066:47:30 Carr: Roger, Frank. Persei Zeta is just about exactly between Aldebaran and Mirfak. [Long pause.]
[Mirfak is the brightest star in Perseus.

Star map showing relationship between Zeta Persei, Aldebaran and Mirfak

This diagram shows the relationship of Zeta Persei with respect to Aldebaran (the reddish bright star that dominates Taurus) and Mirfak.]

066:48:40 Carr: Apollo 8, this is Houston. We are ready for your CMC erasable dump. Key Verb 74 Enter. Over.

066:48:51 Borman: Roger. [Pause.]

066:49:01 Lovell: Verb 74 Enter.

066:49:06 Borman: Did you get it? [Long pause.]

066:49:26 Borman: Houston, Apollo 8. Are you getting the dump?

066:49:29 Carr: Apollo 8, this is Houston. Indications are that we're getting it; we're checking. You'll have to leave the computer alone for 3 minutes and 20 seconds. Over.

066:49:39 Borman: Roger. We are. [Pause.]

066:49:49 Carr: Apollo 8, Houston. We're getting your dump low bit rate through Honeysuckle.

066:49:56 Borman: Roger. [Pause.]

066:50:05 Carr: Apollo 8, Houston. Persei Zeta is a third magnitude star same as Enif. Over.

066:50:15 Borman: Same magnitude as Enif.

066:50:05 Carr: Affirmative. [Long pause.]

[As the chart above shows, Enif is a similar magnitude star just north of Zeta Persei.]
066:51:14 Borman: Jerry, when are you going to send us the TEI-1 [Trans-Earth Injection] and the rest of that block data? [Long pause.]
[At 067:20 in the Flight Plan, about half an hour from now, the crew are expecting Mission Control to read up three contingency PADs, TEI-1, TEI-2 and PC plus 2. The first two are for returning to Earth after one and two orbits of the Moon. The third is a burn that would be made if they do not enter lunar orbit but instead elect to return to Earth directly. This Pericynthion-plus-2-hour burn would speed their return home and ensure they land at a chosen site with recovery forces nearby. All three PADs would only be used in case of a loss of communication with the spacecraft.]
066:51:31 Carr: Apollo 8, Houston. PC plus 2 does not need an update. We'll have your TEI-1 and 2 in about 10 minutes. Over.

066:51:41 Borman: Roger.

[Comm break.]

[A PC plus 2 PAD was read to the crew seven hours ago and is still considered valid.]

066:53:53 Carr: Apollo 8, Houston.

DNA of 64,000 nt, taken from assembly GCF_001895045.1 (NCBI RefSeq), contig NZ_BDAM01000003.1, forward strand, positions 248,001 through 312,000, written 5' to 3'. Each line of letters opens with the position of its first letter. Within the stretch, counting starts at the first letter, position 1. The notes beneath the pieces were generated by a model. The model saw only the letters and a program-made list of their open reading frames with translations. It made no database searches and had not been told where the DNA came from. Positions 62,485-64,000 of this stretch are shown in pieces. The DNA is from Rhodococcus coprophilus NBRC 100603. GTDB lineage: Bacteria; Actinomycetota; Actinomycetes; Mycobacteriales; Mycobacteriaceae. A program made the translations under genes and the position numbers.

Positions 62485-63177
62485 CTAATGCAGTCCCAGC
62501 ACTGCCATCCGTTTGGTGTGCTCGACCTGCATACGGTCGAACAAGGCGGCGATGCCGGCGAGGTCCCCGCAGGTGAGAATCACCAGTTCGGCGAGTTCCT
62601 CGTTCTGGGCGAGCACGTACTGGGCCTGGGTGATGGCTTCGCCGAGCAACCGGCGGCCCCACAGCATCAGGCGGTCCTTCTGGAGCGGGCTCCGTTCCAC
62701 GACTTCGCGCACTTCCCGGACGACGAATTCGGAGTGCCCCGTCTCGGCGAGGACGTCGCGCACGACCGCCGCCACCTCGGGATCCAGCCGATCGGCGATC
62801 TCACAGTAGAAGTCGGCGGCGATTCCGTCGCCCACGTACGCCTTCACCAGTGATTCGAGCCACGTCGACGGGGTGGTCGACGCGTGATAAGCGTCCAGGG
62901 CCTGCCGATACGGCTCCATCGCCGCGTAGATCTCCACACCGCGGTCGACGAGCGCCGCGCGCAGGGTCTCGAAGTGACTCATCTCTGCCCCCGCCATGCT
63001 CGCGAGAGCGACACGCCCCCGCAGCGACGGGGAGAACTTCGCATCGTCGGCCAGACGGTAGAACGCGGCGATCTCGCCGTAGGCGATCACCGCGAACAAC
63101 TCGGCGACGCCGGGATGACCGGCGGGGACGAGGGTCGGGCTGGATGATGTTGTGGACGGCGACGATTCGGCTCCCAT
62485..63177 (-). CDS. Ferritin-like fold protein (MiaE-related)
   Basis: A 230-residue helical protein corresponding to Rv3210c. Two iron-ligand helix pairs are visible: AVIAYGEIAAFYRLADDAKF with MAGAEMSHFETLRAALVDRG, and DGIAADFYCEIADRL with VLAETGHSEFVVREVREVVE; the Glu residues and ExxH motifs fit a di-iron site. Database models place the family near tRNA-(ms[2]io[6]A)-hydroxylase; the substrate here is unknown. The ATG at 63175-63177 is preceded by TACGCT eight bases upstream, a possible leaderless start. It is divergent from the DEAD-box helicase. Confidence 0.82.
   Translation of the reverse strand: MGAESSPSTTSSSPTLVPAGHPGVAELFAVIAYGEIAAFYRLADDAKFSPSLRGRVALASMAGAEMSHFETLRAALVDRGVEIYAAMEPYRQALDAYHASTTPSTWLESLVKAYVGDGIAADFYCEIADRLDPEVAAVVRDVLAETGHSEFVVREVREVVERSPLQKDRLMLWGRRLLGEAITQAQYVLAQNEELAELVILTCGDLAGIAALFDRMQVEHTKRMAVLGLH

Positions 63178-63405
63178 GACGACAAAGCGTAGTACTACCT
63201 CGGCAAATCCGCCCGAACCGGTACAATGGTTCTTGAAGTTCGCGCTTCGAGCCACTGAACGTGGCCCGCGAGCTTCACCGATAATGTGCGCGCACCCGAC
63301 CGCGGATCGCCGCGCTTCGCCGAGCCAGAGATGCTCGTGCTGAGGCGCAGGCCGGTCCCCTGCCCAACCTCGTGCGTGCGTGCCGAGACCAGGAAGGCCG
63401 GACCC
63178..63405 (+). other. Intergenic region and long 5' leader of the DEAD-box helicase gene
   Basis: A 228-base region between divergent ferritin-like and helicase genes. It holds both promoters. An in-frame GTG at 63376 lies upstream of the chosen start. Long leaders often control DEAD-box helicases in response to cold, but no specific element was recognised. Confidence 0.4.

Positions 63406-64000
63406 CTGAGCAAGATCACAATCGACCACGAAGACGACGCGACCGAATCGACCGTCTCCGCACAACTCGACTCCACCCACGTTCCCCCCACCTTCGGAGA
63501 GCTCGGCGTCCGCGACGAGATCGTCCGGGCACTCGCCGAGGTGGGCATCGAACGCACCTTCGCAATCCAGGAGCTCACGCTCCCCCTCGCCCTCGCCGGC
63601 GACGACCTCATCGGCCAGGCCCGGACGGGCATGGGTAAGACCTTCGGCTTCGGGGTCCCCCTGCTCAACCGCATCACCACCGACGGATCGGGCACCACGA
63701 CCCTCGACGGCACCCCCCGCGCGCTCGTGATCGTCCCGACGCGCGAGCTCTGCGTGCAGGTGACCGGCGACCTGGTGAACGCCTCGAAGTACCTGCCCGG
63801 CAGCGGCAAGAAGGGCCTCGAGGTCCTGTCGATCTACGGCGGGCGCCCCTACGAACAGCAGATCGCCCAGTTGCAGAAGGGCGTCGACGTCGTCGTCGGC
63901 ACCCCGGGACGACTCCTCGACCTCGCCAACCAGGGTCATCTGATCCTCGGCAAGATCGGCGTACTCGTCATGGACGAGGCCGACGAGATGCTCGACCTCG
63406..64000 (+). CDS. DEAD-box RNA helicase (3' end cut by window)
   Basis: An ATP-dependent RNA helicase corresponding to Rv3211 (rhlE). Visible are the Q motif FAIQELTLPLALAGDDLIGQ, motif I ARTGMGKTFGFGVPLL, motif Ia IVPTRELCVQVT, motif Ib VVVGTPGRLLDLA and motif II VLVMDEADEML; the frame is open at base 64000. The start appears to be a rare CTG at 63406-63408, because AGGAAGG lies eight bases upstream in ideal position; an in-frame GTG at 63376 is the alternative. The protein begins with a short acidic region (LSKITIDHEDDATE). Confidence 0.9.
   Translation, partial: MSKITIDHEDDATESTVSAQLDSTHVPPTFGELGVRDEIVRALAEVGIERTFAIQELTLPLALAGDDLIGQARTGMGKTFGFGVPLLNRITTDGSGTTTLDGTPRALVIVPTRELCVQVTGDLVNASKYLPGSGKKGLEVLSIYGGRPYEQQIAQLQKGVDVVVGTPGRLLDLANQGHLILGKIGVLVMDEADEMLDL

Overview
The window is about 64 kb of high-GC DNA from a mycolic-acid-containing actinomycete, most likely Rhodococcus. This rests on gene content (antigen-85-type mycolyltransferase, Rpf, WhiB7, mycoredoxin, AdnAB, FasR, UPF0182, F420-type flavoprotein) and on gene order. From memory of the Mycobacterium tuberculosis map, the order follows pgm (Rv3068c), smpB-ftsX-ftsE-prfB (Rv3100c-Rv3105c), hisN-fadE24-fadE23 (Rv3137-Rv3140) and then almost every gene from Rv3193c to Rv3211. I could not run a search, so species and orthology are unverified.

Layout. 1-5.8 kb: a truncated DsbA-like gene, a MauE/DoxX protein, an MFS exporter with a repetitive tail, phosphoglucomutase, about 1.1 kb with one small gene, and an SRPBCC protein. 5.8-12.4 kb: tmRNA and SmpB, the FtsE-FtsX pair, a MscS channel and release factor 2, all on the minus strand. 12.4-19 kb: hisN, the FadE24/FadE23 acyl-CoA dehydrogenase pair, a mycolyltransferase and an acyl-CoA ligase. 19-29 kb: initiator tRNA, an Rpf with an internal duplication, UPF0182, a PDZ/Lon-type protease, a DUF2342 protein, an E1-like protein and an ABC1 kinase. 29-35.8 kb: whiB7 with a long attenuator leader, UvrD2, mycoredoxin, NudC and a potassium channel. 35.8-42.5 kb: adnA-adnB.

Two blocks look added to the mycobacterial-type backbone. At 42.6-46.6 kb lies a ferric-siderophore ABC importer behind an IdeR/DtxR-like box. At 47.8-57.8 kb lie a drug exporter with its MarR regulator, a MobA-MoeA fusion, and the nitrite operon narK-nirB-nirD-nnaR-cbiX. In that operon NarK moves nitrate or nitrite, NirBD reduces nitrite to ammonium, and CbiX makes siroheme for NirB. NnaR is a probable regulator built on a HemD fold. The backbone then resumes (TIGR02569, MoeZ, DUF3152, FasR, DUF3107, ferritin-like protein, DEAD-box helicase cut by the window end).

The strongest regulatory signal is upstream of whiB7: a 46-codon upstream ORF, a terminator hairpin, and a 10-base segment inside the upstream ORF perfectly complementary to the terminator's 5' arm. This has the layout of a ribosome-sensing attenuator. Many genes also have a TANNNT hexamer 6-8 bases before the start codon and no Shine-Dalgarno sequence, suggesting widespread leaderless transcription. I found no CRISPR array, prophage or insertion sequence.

066:53:58 Borman: Go ahead, Houston. Apollo 8.

066:54:00 Carr: Apollo 8, Houston. The dump is complete; you can have your computer back. The reason for the dump was to investigate further the P52 anomaly you had about 4 hours ago. We'll try to have some words for you in about 20 or 30 minutes. Over.

066:54:18 Borman: You mean when it wouldn't come up with the proper star?

066:54:22 Carr: Affirmative.

066:54:26 Borman: Okay.

066:54:30 Borman: We are going to go ahead and start our maneuver to LOI-1 attitude.

066:54:34 Carr: Roger. Standing by to monitor. [Pause.]

066:54:42 Lovell: Houston, Apollo 8.

066:54:45 Carr: Houston. Go ahead.

066:54:50 Lovell: Earlier in the flight, I noticed that the auto optics wouldn't drive to the star pick-a-pair selected. For example, we - it picked Alpheratz at one time, wouldn't drive there, and we drove to a spot that had no star; and I went back and reselected the program and came back, and it worked okay.

066:55:11 Carr: Roger, Jim. Copy. [Long pause.]

066:55:26 Carr: Jim; is this anomaly you're talking about - was that 4 hours ago when we did the REFSMMAT align?

066:55:37 Lovell: This happened, I think, yesterday. When we - we were doing a regular REFSMMAT alignment. Alpheratz was the first star selected, and it didn't drive to Alpheratz; and I ran and reselected the program again, and it worked okay.

066:55:54 Carr: Okay, Jim. Thanks.

066:55:56 Borman: Jerry, this is Apollo 8.

066:55:57 Carr: Go ahead.

066:55:59 Borman: Apollo 8 here, Jerry.

066:56:01 Carr: Go ahead, Frank.

066:56:06 Borman: Our PAD here is - Roger. Our PAD here hasn't been correct. I understand the gimbal angles for LOI-1 are roll 0, pitch 200, and yaw 5. Is that correct?

066:56:17 Carr: Affirmative, Frank. That is correct.

066:56:22 Borman: Thank you.

[Comm break.]
Public Affairs Officer - "This is Apollo Control, Houston, at 66 hours, 57 minutes, 14 seconds now into the flight of Apollo 8. Apollo 8 now 6,077.3 nautical miles [11,255.1 km] away from the Moon. Its current velocity; 4,729.7 feet per second [1,441.6]. ..."